As part of this research — and after having found some job postings that matched my search terms — I realized what corporations and security firms were truly seeking. I began to associate my military and policing experiences to these job descriptions – I began to make sense of my experiences and qualifications in civilian terms. I had to reword some things and adapt to more civilian-friendly terminology to help hiring managers and human resources professionals understand my relevant experiences.
I saw now that my emergency response experience fell under a corporate security category of crisis management. Alternate command post in their terms meant disaster recovery site or premise in mine and audit/compliance meant a form of investigations. Recall roster meant emergency communication plan. This terminology began to consistently appear throughout the job opportunities I was seeking. And, now being able to do the industry translations, I was able to see I did indeed have the relevant experience. It was reassuring.
While I did not have any professional designations, it is an excellent idea to start the research now as to which branch of corporate security you want to pursue.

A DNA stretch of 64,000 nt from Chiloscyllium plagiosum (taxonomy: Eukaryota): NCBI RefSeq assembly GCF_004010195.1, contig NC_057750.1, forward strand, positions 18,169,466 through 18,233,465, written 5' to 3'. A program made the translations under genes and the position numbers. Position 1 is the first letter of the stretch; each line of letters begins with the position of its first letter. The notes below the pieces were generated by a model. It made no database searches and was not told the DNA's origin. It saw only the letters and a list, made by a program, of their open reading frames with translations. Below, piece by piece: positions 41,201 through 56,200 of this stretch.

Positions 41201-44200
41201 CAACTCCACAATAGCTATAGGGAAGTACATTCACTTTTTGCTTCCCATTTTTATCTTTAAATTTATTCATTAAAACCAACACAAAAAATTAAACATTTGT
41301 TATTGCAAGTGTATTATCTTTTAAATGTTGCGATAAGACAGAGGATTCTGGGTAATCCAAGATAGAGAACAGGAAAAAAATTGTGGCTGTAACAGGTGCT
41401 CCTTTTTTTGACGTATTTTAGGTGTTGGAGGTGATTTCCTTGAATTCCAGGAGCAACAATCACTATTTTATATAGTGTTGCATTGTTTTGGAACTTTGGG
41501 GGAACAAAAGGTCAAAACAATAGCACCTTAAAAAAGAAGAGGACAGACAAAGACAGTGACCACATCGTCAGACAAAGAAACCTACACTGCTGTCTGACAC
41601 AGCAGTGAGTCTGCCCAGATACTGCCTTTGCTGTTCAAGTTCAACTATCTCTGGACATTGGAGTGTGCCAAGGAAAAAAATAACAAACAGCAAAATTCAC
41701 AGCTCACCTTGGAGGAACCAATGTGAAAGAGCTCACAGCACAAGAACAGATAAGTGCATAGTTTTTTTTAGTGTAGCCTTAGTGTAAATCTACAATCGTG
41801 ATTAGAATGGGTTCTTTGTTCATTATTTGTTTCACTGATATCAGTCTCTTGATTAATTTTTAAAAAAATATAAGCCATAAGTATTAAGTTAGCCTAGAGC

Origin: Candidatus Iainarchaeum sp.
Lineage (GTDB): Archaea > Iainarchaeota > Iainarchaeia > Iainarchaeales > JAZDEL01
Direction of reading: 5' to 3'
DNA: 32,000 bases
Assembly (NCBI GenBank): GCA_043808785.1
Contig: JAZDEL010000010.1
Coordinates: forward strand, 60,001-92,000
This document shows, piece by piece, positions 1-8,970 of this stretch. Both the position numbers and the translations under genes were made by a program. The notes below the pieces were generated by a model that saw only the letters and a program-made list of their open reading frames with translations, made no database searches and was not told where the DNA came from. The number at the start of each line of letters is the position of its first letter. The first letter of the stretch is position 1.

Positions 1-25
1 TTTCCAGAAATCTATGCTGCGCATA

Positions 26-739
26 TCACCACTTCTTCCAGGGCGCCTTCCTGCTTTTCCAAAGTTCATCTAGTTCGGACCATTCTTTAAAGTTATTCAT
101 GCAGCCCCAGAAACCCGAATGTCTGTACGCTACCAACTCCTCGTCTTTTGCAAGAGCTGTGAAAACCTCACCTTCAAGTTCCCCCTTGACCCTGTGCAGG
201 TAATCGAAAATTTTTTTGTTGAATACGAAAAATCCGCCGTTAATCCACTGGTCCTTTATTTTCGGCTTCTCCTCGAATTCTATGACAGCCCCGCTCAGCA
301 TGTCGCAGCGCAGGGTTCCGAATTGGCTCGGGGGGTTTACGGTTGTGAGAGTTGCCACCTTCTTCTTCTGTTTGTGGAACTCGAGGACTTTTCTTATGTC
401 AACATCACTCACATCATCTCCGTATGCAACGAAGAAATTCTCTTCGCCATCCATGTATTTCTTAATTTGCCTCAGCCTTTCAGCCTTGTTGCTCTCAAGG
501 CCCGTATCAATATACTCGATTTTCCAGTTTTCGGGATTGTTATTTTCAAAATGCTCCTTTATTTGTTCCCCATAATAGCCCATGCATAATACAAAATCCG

There are as many branches of corporate security, as there are roles within policing. Further, there are a number of professional associations that provide designations that can help get your foot in the door. It is imperative that you start the research now to secure these “certified professional” designations into your resume. This is an extremely important part of that transition to corporate security, as it shows that you are current and relevant in your qualifications and experiences.
While there are too many professional designations to list here, some of the topics most relevant and desired by many corporations are:
• business continuity
• security risk management
• investigations (including fraud examiner)
• physical security
This is also an excellent way to create or expand your professional network into the private sector, as these associations are familiar in dealing with retired military or policing professionals in the transitional phase.
Be prepared for the call back